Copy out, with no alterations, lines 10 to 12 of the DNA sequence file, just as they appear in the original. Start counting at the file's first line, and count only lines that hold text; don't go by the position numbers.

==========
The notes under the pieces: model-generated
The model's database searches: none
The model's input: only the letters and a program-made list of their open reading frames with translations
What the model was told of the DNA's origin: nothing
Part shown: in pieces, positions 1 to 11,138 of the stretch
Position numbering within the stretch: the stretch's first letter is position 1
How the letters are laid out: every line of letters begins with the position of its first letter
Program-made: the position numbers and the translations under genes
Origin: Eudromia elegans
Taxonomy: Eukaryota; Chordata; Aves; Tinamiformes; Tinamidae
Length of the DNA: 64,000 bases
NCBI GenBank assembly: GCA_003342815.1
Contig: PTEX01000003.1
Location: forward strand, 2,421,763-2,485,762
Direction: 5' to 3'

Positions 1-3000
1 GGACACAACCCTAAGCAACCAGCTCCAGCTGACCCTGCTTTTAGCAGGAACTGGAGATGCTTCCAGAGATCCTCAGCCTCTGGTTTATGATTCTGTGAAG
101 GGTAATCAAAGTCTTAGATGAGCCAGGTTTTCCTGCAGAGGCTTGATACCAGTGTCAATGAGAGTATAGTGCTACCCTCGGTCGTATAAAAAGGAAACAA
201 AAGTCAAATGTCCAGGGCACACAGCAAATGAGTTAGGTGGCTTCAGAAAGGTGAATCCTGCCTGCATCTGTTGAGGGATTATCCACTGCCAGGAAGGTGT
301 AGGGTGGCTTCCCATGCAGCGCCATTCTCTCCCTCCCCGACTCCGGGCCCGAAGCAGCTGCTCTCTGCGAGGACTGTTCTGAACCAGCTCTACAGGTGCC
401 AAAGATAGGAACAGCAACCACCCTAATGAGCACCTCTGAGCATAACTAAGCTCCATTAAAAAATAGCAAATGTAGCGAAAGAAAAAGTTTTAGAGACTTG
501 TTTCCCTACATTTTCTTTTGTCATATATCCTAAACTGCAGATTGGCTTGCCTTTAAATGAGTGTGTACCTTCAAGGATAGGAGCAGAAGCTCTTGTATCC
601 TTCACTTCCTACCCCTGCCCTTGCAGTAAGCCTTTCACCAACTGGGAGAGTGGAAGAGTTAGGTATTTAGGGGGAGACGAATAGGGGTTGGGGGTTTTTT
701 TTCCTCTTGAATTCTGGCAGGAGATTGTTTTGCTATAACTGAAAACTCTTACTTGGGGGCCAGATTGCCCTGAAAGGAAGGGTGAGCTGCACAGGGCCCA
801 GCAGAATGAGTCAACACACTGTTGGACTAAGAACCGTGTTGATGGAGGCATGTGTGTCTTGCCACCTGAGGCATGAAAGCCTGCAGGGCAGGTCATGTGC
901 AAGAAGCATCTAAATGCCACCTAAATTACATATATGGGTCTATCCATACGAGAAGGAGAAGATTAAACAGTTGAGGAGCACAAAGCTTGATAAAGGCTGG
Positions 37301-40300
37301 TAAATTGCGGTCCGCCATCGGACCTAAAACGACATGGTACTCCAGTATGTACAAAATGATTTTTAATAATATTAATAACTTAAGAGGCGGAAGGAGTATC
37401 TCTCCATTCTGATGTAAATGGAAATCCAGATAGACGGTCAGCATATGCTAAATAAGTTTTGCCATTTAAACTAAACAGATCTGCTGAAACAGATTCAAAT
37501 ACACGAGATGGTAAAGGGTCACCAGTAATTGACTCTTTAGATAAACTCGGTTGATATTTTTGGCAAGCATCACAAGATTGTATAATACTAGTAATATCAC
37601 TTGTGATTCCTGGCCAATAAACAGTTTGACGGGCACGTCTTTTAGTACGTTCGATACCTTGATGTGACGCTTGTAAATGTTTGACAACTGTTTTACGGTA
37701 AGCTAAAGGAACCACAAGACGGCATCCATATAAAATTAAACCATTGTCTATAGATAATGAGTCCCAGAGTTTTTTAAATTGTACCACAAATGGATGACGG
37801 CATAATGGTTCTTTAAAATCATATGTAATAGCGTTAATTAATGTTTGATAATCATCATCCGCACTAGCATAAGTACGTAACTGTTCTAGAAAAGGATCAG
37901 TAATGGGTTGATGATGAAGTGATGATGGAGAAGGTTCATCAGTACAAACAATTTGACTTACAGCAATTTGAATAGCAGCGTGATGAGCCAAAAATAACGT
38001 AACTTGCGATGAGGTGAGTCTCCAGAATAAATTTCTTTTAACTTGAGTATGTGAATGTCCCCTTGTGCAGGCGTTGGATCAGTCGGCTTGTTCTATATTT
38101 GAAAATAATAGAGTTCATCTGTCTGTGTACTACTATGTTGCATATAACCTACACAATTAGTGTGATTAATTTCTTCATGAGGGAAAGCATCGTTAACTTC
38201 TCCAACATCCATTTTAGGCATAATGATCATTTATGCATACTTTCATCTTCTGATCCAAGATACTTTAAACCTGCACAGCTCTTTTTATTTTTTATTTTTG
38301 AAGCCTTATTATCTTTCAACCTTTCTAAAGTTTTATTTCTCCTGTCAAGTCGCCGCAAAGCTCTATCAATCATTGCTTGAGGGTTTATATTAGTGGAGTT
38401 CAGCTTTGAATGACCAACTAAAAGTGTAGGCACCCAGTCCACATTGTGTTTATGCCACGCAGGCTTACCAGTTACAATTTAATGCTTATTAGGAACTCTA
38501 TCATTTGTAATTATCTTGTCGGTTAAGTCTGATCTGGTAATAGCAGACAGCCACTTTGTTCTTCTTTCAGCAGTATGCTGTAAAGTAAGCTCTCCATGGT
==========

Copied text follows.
Taxonomy: Eukaryota; Chordata; Aves; Tinamiformes; Tinamidae
Length of the DNA: 64,000 bases
NCBI GenBank assembly: GCA_003342815.1